To learn more about Bob's previous career, check out his Food Network bio, and to learn more about what he's up to at NYU/Stern, check out his faculty bio!

 

Diana Landau is the Content Wrangler for Pickleball Media. After 15 years in corporate marketing, in 2012 she pivoted to write and wrangle content for Niche Media's weekly blog. She now manages the I Used to Be Somebody weekly blog. 

Tags:    blog   podcast   interview   try new things   food network   bob tuschman  

Adventures in Finding the Right Financial Retirement Advice!

Diana Landau | September 28, 2020

Finding the right financial advisor at this stage of your life that can answer those questions for you is critical. Can you afford that dream trip or helping your grandson through college? How do you maximize what you have now for your long-term plans? We asked Ian Castille, CFP®, to give us some tips on how to choose the right financial advisor. Ian specializes in helping his clients navigate the financial transition to retirement.

 

Here’s what Ian had to say:

 

“Here are a few comments/considerations I would provide to someone looking for a financial advisor:

 

  1. You are the priority: Make sure you find someone who is obligated to put your interests first. (Not the brokerage company they work for, not their potential sale commission, etc.) The financial services industry refers to this obligation as a "Fiduciary Standard of Care"

 

  1. Understanding your financial situation: As uncomfortable as it may be at first, you want someone who is going to "get in your business". Within the first 30 minutes of an introductory meeting with a financial advisor, they should be asking questions that lead you to reveal more about your personal finances than your best friend or family members know about you. Good advice comes from a deep understanding of personal circumstances and applying expertise within that context.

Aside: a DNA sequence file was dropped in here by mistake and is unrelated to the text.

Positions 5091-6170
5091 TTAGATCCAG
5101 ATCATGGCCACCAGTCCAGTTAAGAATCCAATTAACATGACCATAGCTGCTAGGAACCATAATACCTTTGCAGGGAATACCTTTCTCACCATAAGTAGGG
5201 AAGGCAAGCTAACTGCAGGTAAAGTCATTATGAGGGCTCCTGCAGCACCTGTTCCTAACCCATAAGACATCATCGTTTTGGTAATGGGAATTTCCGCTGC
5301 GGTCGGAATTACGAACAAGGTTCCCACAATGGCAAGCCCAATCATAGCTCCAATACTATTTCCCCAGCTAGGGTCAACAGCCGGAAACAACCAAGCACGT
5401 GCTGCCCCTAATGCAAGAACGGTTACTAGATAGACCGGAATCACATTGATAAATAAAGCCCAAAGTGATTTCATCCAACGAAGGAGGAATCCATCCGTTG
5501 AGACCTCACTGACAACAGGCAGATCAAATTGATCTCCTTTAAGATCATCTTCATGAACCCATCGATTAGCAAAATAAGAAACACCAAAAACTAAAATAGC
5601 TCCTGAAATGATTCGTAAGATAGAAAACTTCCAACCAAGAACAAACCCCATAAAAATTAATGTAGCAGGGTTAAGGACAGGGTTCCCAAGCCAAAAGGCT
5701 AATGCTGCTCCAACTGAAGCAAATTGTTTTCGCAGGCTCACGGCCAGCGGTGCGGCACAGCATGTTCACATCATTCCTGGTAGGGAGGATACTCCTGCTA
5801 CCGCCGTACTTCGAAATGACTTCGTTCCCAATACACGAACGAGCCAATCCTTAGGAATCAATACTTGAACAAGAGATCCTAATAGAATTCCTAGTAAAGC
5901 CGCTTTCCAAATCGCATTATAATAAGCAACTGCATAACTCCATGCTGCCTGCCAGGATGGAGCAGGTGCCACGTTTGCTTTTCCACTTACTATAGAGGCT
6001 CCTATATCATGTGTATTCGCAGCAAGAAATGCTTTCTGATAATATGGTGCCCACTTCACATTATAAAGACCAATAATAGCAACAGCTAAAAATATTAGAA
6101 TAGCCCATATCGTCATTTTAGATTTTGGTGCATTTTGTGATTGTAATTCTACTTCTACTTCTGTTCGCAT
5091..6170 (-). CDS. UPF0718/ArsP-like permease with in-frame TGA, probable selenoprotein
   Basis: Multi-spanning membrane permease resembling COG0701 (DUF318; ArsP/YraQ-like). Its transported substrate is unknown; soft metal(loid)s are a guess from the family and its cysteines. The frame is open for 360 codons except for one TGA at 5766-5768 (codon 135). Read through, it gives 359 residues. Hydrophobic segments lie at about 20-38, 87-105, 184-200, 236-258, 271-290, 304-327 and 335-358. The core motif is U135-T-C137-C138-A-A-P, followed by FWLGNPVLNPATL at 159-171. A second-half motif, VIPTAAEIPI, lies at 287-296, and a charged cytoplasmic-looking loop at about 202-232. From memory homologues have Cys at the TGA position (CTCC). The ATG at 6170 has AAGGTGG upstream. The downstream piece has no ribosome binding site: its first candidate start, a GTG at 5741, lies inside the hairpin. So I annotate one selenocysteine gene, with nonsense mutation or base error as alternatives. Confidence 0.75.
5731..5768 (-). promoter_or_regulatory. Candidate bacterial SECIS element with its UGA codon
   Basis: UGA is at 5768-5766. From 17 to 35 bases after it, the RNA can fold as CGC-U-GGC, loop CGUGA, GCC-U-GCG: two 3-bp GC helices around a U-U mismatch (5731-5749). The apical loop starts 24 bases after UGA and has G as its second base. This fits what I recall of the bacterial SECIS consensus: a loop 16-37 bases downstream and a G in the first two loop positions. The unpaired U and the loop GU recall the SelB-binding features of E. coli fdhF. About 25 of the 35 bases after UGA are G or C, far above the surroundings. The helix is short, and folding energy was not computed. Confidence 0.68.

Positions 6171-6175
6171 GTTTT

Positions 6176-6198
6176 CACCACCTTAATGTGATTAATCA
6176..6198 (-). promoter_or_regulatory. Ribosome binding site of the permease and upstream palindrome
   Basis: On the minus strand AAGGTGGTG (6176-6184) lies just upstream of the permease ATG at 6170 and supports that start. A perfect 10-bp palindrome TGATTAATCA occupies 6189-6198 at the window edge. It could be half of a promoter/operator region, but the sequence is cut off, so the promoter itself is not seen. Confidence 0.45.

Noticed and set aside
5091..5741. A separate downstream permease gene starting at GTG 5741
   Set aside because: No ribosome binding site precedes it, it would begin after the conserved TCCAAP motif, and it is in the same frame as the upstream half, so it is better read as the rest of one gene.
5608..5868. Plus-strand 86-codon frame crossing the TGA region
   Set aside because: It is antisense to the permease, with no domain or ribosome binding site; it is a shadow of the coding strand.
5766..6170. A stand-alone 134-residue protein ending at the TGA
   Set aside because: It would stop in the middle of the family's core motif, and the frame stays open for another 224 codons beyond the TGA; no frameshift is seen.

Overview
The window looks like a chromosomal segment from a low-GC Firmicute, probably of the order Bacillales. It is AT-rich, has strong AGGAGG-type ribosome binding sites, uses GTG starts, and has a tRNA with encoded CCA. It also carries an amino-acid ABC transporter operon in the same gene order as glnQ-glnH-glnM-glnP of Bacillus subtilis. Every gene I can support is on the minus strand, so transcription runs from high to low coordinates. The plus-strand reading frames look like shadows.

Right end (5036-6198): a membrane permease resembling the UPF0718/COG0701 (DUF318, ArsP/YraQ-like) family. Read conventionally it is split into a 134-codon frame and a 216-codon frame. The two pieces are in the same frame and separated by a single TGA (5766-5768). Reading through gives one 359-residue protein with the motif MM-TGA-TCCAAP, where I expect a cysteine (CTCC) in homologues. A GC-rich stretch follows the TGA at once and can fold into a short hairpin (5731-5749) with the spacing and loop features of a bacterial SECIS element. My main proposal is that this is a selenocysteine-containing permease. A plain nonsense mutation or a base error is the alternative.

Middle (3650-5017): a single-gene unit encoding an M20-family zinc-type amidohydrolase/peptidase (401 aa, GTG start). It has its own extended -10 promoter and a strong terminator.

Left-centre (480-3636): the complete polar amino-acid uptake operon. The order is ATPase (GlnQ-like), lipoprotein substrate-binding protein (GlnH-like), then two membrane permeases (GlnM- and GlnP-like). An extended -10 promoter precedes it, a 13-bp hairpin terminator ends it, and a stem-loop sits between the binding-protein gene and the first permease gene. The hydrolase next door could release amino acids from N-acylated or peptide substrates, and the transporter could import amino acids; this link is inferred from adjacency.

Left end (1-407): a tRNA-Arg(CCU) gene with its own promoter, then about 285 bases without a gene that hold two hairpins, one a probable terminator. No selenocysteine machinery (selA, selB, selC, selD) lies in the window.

1. Personality matters: A good financial advisor will be part of your "inner circle" and you should enjoy working with them and soliciting their input. If you dislike someone or they rub you the wrong way, you are less likely to implement their recommendations.

 

  1. Specializations and niche focus: If you happen to find an advisor that specializes in serving your particular career/industry or life circumstance, chances are they have a deeper understanding of your situation and challenges.

 

  1. Certifications, education, and experience: This can be important, but it's last on the list for a reason. Credentials help establish a certain level of competence and commitment but more credentials doesn't always translate to better advice.”